The Rise of the Witches

I've been doing a deep dive into witchcraft lately. I'm discerning if I want to write a book about witchcraft or devote a long, in-depth blog series to the subject.

You might be wondering, "Why witchcraft?"

Three reasons. 

First, the main subject of my latest book Hunting Magic Eels focused on the rising rates of unbelief in our culture--skepticism, agnosticism, and atheism. But as I point out in the book, a lot of the people turning away from organized religion (the Nones) aren't opting for hardcore atheism. Most of them are turning toward alternative spiritualities. Paganism, particularly, is on the rise. As I say in Hunting Magic Eels, paganism is back. And witchcraft most especially. For example, see this and this and this. And if you didn't know, WitchTok is a huge, huge thing.

All that to say, while I do discuss paganism in Hunting Magic Eels, I spend most of the book talking about unbelief and skepticism. But I'm wondering now if I focused on the smaller of the two trends, having focused on atheism and scientism rather than upon paganism and witchcraft.

Second, I think white male church leaders, like me, have had a blind spot here. So I'm trying to correct that. To be simplistic about it, atheism is mainly a white guy problem. And since many preachers are white guys, they tend to focus on what they and their peer group struggle with. Witchcraft, by contrast, is big among young women. A richer and more comprehensive look at modern trends in religious belief has to attend to these sorts of gender differences. Preachers know how to talk to atheists. I don't think many would know how to talk to a witch.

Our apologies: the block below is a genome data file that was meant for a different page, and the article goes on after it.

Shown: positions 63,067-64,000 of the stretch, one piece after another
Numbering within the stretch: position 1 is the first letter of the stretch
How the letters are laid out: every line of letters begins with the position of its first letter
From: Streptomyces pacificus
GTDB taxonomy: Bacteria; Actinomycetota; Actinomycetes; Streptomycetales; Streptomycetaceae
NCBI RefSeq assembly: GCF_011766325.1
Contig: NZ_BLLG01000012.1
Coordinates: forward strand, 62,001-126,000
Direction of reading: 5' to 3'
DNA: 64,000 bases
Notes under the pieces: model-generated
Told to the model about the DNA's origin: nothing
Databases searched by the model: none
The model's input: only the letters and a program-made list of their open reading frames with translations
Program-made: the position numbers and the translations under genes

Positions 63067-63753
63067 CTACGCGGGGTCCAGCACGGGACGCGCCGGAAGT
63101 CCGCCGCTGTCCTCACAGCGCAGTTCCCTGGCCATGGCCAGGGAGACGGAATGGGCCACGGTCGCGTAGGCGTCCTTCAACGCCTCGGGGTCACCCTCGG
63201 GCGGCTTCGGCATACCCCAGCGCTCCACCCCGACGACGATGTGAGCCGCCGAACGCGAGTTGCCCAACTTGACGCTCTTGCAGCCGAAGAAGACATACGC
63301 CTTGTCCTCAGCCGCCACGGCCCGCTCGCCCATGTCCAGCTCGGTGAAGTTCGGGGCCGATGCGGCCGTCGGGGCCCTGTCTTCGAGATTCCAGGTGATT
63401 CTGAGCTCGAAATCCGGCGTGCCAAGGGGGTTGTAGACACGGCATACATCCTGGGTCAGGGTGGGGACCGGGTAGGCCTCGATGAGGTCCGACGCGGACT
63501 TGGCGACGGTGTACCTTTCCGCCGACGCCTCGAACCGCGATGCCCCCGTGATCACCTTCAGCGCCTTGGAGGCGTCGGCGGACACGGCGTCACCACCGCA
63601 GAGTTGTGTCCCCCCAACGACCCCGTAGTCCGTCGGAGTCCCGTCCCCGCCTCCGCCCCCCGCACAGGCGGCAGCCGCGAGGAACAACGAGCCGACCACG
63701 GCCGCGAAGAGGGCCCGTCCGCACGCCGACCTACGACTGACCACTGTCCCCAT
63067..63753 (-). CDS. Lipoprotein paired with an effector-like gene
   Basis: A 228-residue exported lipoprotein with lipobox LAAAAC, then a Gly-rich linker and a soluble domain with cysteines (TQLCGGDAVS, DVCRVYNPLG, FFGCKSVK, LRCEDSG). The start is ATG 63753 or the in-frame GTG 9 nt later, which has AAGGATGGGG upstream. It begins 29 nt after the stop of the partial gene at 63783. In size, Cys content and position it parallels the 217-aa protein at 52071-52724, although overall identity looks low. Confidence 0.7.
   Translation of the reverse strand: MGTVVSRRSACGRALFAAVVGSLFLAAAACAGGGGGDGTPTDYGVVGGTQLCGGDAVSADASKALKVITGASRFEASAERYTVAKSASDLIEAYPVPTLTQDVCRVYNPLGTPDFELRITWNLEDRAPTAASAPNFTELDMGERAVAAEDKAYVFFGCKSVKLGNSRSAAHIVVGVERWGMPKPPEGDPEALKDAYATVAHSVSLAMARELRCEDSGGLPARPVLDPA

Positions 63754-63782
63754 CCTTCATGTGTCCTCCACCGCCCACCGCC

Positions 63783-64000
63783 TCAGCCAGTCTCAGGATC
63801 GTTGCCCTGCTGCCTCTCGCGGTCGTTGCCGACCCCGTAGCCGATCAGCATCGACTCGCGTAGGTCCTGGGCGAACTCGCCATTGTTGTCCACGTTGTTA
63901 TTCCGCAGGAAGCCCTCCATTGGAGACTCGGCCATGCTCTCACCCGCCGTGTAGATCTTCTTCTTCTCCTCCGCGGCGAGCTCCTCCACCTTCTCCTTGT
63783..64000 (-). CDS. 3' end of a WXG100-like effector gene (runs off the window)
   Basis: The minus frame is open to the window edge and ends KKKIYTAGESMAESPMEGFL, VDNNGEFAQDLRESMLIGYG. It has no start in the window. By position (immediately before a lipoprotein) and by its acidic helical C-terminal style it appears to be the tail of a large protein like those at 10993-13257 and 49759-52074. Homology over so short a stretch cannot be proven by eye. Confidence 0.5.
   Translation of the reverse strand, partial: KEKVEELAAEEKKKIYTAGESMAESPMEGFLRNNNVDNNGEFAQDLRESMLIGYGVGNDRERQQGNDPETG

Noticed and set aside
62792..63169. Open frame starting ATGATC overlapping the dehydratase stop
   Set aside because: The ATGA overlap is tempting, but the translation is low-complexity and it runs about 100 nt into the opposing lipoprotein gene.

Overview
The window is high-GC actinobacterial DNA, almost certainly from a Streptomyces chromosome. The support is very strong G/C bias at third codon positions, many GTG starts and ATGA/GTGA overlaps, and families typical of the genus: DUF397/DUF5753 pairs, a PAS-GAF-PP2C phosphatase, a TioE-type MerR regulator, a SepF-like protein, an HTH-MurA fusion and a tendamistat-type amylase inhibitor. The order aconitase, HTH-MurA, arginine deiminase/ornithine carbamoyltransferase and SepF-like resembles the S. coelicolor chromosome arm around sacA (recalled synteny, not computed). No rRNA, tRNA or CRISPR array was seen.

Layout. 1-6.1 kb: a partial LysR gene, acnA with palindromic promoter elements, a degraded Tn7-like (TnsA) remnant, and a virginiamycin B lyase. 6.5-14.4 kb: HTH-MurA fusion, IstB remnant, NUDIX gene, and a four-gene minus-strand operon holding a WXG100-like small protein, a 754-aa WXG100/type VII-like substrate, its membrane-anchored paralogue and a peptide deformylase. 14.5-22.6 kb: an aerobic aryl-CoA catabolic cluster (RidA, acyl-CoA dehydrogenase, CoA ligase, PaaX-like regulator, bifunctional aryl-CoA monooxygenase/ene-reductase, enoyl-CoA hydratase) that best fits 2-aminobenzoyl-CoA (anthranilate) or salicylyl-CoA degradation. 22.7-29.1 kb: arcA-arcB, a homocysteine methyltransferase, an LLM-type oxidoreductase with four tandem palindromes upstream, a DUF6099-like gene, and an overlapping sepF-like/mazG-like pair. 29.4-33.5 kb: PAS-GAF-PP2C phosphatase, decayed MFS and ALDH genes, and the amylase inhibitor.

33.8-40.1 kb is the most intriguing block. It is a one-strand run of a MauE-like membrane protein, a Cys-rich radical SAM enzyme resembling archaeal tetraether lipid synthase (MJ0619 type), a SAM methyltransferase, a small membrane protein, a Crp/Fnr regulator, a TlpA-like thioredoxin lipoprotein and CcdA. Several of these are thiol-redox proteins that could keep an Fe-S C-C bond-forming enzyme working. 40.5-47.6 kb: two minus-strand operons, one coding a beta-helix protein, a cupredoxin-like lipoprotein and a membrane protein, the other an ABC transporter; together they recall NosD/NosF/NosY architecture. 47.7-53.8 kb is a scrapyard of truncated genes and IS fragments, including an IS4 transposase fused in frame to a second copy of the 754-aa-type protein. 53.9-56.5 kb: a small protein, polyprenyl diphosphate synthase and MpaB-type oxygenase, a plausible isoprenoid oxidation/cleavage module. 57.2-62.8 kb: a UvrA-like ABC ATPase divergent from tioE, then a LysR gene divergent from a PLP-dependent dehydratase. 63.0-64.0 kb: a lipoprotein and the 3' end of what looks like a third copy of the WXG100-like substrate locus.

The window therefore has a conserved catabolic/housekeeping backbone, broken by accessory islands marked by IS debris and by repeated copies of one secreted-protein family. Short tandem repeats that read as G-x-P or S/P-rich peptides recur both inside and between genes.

Third, as pointed out by Tara Isabella Burton in her book Strange Rites, modern witchcraft may be more of a political than metaphysical movement as a reaction to patriarchal structures in the world and in the church. Witchcraft is as much political resistance as religious practice. And if that's so, the church should be listening. The biggest appeal of witchcraft for women is empowerment, which places witchcraft in a critical posture toward patriarchal expressions of Christianity. Going forward, if the church wants to appeal to women, especially among the younger generations, it needs to attend to the political critique of the witchcraft community.

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